Bill Brice, vice president of the Downtown Austin Alliance, said the city has continually fallen short in addressing the issue. He specifically called out the Austin Resource Center for the Homeless, or the ARCH, for its inadequacy.
“The ARCH represents one of the greatest failures of our community to address this problem,” Brice told the Public Safety Commission on June 5. “Who would want homeless services in their community when in everyone’s mind’s eye they see what lies outside the ARCH every single day?”
In January, the Ending Community Homelessness Coalition, or ECHO, counted 2,147 homeless people on the street. Austin Police Department Assistant Chief Justin Newsom said between 2,000 and 9,000 people experience homelessness in Austin each year.
Despite the large numbers and the year-to-year homeless population increase, the city has not expanded from the ARCH, which has roughly 100 beds available per night.
“In a city of a million people, we need more places for people to be,” Newsom said. “There is always going to be a need for the most sick, the most troubled to have help and services. What we give them is totally insufficient.”
Austin City Council is expected to re-examine three local laws that some say target the homeless population. They include a ban on aggressive solicitation, camping in the public right of way and sitting or laying down in certain parts of the community.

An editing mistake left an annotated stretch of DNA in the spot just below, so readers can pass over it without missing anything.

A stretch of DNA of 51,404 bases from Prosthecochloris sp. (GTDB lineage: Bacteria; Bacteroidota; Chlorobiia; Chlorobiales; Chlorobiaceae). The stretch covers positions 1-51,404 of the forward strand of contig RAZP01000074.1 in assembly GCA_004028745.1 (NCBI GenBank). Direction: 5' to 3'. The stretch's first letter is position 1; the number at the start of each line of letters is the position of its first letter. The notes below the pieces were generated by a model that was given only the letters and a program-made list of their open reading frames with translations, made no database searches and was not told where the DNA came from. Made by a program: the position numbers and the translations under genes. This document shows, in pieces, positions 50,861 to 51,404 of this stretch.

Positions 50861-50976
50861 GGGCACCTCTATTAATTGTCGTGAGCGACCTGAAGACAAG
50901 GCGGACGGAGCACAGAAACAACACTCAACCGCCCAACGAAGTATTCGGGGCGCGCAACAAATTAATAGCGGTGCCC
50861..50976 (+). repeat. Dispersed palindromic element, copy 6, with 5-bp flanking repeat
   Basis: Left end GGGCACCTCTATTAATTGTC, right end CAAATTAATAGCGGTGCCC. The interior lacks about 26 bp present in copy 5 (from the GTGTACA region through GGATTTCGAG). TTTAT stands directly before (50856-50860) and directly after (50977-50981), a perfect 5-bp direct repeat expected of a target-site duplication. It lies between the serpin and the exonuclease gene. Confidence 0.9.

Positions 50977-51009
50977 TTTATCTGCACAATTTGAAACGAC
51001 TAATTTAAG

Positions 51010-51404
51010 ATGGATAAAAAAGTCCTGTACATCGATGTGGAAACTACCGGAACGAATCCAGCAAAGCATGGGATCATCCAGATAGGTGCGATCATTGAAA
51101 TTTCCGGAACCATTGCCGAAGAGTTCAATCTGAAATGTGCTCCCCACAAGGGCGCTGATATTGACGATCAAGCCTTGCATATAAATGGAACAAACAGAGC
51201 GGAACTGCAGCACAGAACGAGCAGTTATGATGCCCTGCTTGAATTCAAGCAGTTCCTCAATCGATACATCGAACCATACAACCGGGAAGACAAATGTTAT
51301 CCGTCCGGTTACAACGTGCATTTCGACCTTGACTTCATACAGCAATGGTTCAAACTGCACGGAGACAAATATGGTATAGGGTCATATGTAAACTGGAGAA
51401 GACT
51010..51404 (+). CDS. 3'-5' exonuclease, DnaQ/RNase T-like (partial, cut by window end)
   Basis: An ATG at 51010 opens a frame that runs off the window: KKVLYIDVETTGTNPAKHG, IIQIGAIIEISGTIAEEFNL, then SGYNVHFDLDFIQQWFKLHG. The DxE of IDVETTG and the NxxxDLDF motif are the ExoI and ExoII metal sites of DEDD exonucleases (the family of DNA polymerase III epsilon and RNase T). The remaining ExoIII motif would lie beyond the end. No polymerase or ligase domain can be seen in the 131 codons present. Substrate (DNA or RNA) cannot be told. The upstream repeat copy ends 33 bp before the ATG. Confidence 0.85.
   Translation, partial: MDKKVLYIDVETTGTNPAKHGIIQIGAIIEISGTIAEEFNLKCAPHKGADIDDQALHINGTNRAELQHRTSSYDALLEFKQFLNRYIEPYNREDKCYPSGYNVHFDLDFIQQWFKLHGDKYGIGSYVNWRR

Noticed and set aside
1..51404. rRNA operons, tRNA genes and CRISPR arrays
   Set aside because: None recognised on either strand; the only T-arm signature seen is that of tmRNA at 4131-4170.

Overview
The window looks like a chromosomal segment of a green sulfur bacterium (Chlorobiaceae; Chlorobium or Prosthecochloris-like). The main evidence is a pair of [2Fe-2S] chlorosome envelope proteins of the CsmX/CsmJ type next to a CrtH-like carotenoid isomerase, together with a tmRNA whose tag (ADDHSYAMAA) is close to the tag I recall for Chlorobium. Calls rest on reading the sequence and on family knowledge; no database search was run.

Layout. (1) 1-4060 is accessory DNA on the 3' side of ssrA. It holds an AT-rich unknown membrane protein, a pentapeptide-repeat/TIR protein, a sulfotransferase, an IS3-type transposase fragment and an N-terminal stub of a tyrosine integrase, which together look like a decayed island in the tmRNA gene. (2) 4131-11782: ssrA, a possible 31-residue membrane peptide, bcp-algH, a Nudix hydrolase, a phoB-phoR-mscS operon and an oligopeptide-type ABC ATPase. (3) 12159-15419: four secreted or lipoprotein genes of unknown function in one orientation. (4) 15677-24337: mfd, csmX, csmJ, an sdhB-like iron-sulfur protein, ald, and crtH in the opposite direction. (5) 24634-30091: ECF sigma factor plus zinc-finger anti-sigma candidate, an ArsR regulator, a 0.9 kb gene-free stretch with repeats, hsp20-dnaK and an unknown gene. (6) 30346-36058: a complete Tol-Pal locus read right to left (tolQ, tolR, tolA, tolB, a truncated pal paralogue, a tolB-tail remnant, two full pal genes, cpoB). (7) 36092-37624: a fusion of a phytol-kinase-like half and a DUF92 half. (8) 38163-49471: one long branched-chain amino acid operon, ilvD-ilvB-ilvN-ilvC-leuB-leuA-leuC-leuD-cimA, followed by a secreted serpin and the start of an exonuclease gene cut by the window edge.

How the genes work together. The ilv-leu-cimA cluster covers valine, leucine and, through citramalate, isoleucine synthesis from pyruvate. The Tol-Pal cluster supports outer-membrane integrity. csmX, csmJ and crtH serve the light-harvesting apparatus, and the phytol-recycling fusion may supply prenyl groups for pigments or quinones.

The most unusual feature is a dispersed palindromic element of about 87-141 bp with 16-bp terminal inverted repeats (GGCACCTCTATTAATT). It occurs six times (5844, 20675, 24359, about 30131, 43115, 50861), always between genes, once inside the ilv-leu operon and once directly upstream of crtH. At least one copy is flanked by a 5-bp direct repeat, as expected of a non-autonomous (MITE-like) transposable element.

Emily Gerrick from the Texas Fair Defense Project said the ordinances not only target homeless people but are over-enforced and make it tougher for the cited individual to exit homelessness. She said the citations typically come with a fine they cannot pay or a court date their situation makes them likely to miss. Gerrick said the missed court date turns into an arrest warrant, which shows up on background checks for jobs and housing.
Gerrick said some courts have determined similar laws to violate the First Amendment—free speech—and the Eighth Amendment—mandating fair administration of justice.
Chris Harris with Grassroots Leadership agreed with the notion that the city substantially lacks services; however, he said the police department’s enforcement of “ineffective” ordinances drain city resources that could be put toward solutions.
Newsom said the ordinances allow the police department to issue lower class misdemeanors in substitute of a harsher charge. The no camping ordinance keeps police officers from in some instances issuing a criminal trespass charge, he said, and the aggressive solicitation ordinance allows officers to intervene before an assault happens.
Newsom said until the city builds somewhere for homeless people to go, the ordinances are necessary for public order.
“Without [the ordinances], you could have both sides of Congress Avenue—from the river to the Capitol—lined with tents, and all we can do is walk around them because there is no law that says they can’t be there,” Newsom said.
The Public Safety Commission passed a resolution encouraging the City Council to investigate improvements to how the city deals with homelessness. On June 14, the council will discuss a resolution that asks the city manager to develop a project and funding plan to address homelessness and housing initiatives.